Sixth-Grade Projects on Mesopotamia

River running through Mesopotamia region of Turkey
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Mesopotamian history is a critical component to understanding how the ancient world developed for sixth-graders. The Mesopotamians built advanced architecture, designed one of the first written languages and made significant advances in math and science. Getting a sixth-grader involved in an engaging project involving any of these disciplines will enhance her knowledge of Mesopotamian and Sumerian civilization.

1 Building a Ziggurat

Mesopotamians built ziggurats, pyramid-style structures with a square base and square floors. A ziggurat's design is different from an Egyptian pyramid in that the ziggurat looks like a series of giant steps. To build a ziggurat, provide each group of students with a box of sugar cubes. Students will first build a large square base of 36 or 49 sugar cubes (a six-by-six or seven-by-seven square). They can also remove two to four sugar cubes on one side of the base to create an entrance. After building the base, students can build smaller floors and stack them up. Each group will present their ziggurat in front of the class after writing a short presentation.

2 Writing in Cuneiform

The Mesopotamians developed cuneiform, one of the world's oldest written languages. Before assigning the project, the classroom teacher must teach each letter and number, which has a unique symbol. The classroom teacher should design placards or large sheets with each symbol. After the lesson, assign students to write their name in cuneiform before deciphering the name back into English. The students will then compare their experience of writing in cuneiform to writing in English, by writing a reflection paragraph, or a short summary of their experiences in English. For extra credit, they can also write one sentence of their English paragraph in cuneiform.

3 Designing a Calendar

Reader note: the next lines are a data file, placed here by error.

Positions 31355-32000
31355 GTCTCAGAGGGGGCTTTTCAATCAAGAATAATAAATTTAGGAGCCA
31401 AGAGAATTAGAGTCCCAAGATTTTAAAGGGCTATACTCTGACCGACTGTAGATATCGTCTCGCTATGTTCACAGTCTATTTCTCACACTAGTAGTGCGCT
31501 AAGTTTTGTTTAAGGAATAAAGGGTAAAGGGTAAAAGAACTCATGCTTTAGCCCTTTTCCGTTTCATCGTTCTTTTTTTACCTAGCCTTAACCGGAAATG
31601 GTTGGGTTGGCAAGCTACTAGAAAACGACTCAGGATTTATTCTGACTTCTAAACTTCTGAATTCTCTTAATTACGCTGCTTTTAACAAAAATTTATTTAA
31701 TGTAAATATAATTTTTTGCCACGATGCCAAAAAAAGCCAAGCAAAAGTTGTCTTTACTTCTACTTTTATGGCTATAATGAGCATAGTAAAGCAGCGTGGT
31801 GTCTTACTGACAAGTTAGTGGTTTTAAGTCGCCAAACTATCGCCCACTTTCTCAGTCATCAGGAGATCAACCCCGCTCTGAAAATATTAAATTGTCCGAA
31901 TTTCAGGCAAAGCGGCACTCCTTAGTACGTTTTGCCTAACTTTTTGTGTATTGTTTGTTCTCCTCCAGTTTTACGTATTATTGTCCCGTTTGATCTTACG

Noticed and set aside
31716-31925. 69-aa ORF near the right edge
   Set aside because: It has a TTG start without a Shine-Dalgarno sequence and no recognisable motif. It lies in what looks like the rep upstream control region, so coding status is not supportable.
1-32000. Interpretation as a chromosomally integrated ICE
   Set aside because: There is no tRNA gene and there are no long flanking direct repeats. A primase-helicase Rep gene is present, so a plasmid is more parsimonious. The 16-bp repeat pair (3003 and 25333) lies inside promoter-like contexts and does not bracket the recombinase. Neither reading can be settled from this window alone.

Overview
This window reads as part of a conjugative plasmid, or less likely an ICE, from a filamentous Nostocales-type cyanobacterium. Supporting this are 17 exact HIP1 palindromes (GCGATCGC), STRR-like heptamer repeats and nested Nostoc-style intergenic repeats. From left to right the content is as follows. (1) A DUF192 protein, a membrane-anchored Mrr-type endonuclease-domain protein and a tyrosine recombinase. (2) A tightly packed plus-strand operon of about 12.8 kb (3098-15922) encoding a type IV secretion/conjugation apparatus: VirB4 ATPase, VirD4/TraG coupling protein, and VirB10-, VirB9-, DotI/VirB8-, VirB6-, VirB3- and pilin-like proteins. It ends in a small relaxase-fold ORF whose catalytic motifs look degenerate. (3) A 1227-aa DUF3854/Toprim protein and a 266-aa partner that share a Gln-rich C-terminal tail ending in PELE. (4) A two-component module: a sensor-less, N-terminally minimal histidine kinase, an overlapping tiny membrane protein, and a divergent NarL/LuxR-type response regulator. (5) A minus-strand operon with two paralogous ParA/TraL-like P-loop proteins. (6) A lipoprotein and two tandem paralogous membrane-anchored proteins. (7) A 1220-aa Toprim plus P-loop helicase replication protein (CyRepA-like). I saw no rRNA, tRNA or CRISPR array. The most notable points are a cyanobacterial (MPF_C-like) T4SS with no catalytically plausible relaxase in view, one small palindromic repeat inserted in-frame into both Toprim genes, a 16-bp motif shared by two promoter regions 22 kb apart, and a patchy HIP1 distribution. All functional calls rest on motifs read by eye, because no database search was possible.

The Mesopotamians also designed a calendar that became a model for future lunar calendars. The Sumerian calendar was comprised of 12 months, each with approximately 28 to 30 days based on lunar phases. Each new moon represented the beginning of a new month. To bring the lunar year in line with the seasons, an extra month was added every 12 or 13 years. The calendar was designed on a circular plate. Students will learn the specific names of the months on the Sumerian lunar calendar and create a clock-like calendar on a paper plate.

4 Designing Class Rules and Laws

Mesopotamians were among the first civilizations to develop a legal code. The Hammurabi Code, including its famous 'eye for an eye' edict, was adapted from earlier Sumerian law. Divide the students into groups of three or four, and assign each group four laws or class rules to create. Since the project covers Mesopotamian history, the class rules are to be written in both the common language spoken in the classroom and cuneiform. After the students successfully write their class rules in both languages, assign each group a Mesopotamian law to place on the bottom of the chart.

Daniel Pinzow served as an urban science teacher for several years. He has expertise in a variety of subjects, ranging from biology to chemistry to history to sports. In addition, he has worked extensively in STEM (science, technology, engineering, and mathematics) after-school programs.